Best Tea for A Cold

Oct 05, 2021
Best Tea for a Cold

 

As much we many of us would like to admit that the events of 2020 didn’t change our normal, something as simple as a cold and flu can have quite different effects on social relationships than it use to. A home remedy for the cold and flu are now even more important than they were prior to C-vid. 

 

Making sure you are stocked up on Awesome Berry Syrup along with having your apothecary full of these cold and flu herbs is very important as we head into fall. We have taught many who want to dive deeper into cold and flu herbs how to blend their own teas. While you might think my answer to everything is to drink tea, you might be surprised what a tea infusion will do for a sore throat or upper respiratory issues. Having the best tea for a cold on hand is a great way to prepare for this fall and winter!

 

Before we start:

This herbal information is just that, information. This blog post and I DO NOT INTEND to treat, cure, or diagnose any disease or illness. This is for informational, educational, and entertainment purposes only. Please consult a physician before using herbs medicinally.

 

This post also contains affiliate links. Translation: We get a little kickback for sharing certain products, at no additional cost to you, should you choose to purchase said items. And - thank you for supporting our farm and family! Read the full disclaimer here.

 

 

Cold and Flu Symptoms

While people that have strong healthy immune systems are not prone to catch as many colds, colds and the flu are fairly common, especially in the fall and winter. The reason that we are more prone to getting colds and the flu in the winter is that the winter air is so much drier. The drier the air is the most hospitable are our immune systems to germs. Winter also creates conditions in the environment that weaken the immune system making it more susceptible to catching a cold or flu. Such as the weather being much colder allowing germs to thrive for longer than they would in the heat of the summer.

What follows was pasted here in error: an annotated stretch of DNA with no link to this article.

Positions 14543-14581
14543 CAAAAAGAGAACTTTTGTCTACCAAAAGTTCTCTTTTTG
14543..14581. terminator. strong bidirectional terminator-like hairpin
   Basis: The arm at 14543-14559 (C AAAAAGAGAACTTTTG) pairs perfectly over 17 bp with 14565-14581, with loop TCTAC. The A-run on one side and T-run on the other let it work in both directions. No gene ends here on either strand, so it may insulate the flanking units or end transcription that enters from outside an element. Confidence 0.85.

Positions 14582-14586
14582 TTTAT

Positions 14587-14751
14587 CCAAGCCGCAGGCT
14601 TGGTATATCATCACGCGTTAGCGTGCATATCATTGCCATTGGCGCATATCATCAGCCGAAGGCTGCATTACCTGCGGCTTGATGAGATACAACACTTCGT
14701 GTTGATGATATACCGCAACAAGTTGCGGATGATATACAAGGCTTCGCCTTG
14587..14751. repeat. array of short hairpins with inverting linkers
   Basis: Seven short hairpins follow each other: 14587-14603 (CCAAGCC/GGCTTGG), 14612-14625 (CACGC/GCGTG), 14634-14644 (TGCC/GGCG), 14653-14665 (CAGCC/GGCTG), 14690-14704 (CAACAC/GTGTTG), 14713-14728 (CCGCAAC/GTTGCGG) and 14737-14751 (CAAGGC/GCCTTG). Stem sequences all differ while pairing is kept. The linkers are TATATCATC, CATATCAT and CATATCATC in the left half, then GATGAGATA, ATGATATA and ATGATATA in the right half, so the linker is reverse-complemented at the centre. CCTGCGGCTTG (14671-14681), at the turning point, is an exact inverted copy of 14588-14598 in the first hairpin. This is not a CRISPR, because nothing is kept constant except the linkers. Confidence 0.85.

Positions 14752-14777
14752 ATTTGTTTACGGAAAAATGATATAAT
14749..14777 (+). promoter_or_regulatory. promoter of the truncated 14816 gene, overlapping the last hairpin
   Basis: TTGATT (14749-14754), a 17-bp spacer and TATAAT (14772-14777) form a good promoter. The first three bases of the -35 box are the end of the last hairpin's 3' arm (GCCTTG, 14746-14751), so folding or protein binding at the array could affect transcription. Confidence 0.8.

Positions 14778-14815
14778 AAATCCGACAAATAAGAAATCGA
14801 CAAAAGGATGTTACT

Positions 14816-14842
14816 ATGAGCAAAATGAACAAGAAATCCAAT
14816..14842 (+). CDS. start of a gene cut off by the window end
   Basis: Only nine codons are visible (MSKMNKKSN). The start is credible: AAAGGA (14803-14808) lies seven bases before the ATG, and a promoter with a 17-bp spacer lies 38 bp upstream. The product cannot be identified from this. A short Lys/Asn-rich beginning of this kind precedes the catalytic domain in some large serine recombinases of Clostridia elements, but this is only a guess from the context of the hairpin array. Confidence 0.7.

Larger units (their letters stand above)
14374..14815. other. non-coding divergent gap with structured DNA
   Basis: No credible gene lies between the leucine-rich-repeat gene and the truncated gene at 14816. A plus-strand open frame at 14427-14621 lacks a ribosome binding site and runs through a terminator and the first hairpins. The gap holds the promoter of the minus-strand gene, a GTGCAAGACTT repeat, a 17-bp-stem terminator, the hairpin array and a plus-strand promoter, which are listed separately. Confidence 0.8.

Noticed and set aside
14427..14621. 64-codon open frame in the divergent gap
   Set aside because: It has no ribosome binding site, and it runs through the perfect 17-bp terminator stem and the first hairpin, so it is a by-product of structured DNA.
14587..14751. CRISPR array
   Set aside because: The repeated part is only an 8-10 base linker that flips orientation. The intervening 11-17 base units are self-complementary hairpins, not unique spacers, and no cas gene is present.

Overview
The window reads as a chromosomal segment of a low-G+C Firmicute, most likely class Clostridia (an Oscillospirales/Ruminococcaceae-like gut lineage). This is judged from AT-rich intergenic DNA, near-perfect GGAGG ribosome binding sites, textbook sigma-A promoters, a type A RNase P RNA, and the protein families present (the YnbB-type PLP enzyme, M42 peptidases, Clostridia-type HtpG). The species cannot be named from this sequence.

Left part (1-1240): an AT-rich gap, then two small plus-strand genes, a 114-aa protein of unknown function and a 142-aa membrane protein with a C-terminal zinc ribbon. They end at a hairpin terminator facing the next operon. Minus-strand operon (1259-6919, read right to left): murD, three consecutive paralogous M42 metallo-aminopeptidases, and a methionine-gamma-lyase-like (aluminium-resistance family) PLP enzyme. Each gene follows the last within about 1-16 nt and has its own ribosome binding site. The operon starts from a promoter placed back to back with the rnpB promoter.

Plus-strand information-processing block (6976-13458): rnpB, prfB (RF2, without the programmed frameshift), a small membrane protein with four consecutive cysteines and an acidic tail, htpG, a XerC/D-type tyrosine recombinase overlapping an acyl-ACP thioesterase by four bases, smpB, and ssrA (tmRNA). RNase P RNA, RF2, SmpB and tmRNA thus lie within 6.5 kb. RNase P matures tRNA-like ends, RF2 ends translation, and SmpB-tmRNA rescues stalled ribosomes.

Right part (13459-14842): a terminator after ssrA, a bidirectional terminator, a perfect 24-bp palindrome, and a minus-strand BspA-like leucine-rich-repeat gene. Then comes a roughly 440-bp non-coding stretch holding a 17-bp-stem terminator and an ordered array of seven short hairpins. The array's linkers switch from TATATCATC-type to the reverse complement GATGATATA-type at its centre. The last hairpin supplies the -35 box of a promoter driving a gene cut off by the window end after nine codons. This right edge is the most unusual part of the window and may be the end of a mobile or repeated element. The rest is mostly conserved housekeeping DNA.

A weakened immune system is one way we catch these germs but we can also catch them by being stressed out, not sleeping enough, having a weak digestive system, mold exposure (which is higher in the winter), and traveling.

 

So how do you know if you have cold and flu symptoms especially with other viruses’ going around?

 

Cold and flu symptoms include, but are not limited to:

 

  • Malaise (just generally feeling not sell)
  • Sore Throat
  • Cough
  • Feeling congested
  • Mild Headache
  • Body Aches
  • Sneezing
  • Runny/Stuffy Nose
  • Fever (mostly for the flu)
  • Chills or Night Sweats (also flu)

 

 

Health Benefits of Tea

So how does tea help if you are battling one of these symptoms? First and foremost tea is a warm hot drink which in and of itself combats the cold of winter. Heat kills off germs and by frequently sipping on a hot cup of tea. You are tackling those germs at the start of your digestive system before they can even go any further. 

 

Tea is also one of the best ways to get herbs into your system because it is the most easily digestible and when we are talking about colds and flu, those herbs are also in direct contact with the areas that get hit the hardest.

 

While black tea does have antioxidants in it, as well as the possibility of feeding the good bacteria in your gut, and is certainly better for you than coffee, black tea isn’t the one I would pick during a cold or flu.